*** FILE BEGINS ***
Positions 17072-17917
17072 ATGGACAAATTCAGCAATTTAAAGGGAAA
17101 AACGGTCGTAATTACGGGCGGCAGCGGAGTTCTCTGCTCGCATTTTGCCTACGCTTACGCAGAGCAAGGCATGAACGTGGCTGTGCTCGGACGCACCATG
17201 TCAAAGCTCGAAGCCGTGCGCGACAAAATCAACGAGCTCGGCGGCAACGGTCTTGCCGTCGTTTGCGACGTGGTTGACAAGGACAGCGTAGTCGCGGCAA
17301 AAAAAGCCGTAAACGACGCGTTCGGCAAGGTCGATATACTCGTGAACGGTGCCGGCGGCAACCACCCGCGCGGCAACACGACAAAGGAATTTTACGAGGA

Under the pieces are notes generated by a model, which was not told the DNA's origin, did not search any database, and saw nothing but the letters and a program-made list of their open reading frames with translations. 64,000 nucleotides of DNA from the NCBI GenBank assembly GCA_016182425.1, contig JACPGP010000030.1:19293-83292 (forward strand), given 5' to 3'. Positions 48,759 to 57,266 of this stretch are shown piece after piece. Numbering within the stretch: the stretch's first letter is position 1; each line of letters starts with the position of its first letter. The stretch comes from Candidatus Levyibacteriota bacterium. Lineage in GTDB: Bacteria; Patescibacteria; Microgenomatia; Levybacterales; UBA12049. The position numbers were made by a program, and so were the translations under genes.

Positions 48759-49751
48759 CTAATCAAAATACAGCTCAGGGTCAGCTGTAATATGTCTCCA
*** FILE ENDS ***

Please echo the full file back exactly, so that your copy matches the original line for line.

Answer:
Positions 17072-17917
17072 ATGGACAAATTCAGCAATTTAAAGGGAAA
17101 AACGGTCGTAATTACGGGCGGCAGCGGAGTTCTCTGCTCGCATTTTGCCTACGCTTACGCAGAGCAAGGCATGAACGTGGCTGTGCTCGGACGCACCATG
17201 TCAAAGCTCGAAGCCGTGCGCGACAAAATCAACGAGCTCGGCGGCAACGGTCTTGCCGTCGTTTGCGACGTGGTTGACAAGGACAGCGTAGTCGCGGCAA
17301 AAAAAGCCGTAAACGACGCGTTCGGCAAGGTCGATATACTCGTGAACGGTGCCGGCGGCAACCACCCGCGCGGCAACACGACAAAGGAATTTTACGAGGA

Under the pieces are notes generated by a model, which was not told the DNA's origin, did not search any database, and saw nothing but the letters and a program-made list of their open reading frames with translations. 64,000 nucleotides of DNA from the NCBI GenBank assembly GCA_016182425.1, contig JACPGP010000030.1:19293-83292 (forward strand), given 5' to 3'. Positions 48,759 to 57,266 of this stretch are shown piece after piece. Numbering within the stretch: the stretch's first letter is position 1; each line of letters starts with the position of its first letter. The stretch comes from Candidatus Levyibacteriota bacterium. Lineage in GTDB: Bacteria; Patescibacteria; Microgenomatia; Levybacterales; UBA12049. The position numbers were made by a program, and so were the translations under genes.

Positions 48759-49751
48759 CTAATCAAAATACAGCTCAGGGTCAGCTGTAATATGTCTCCA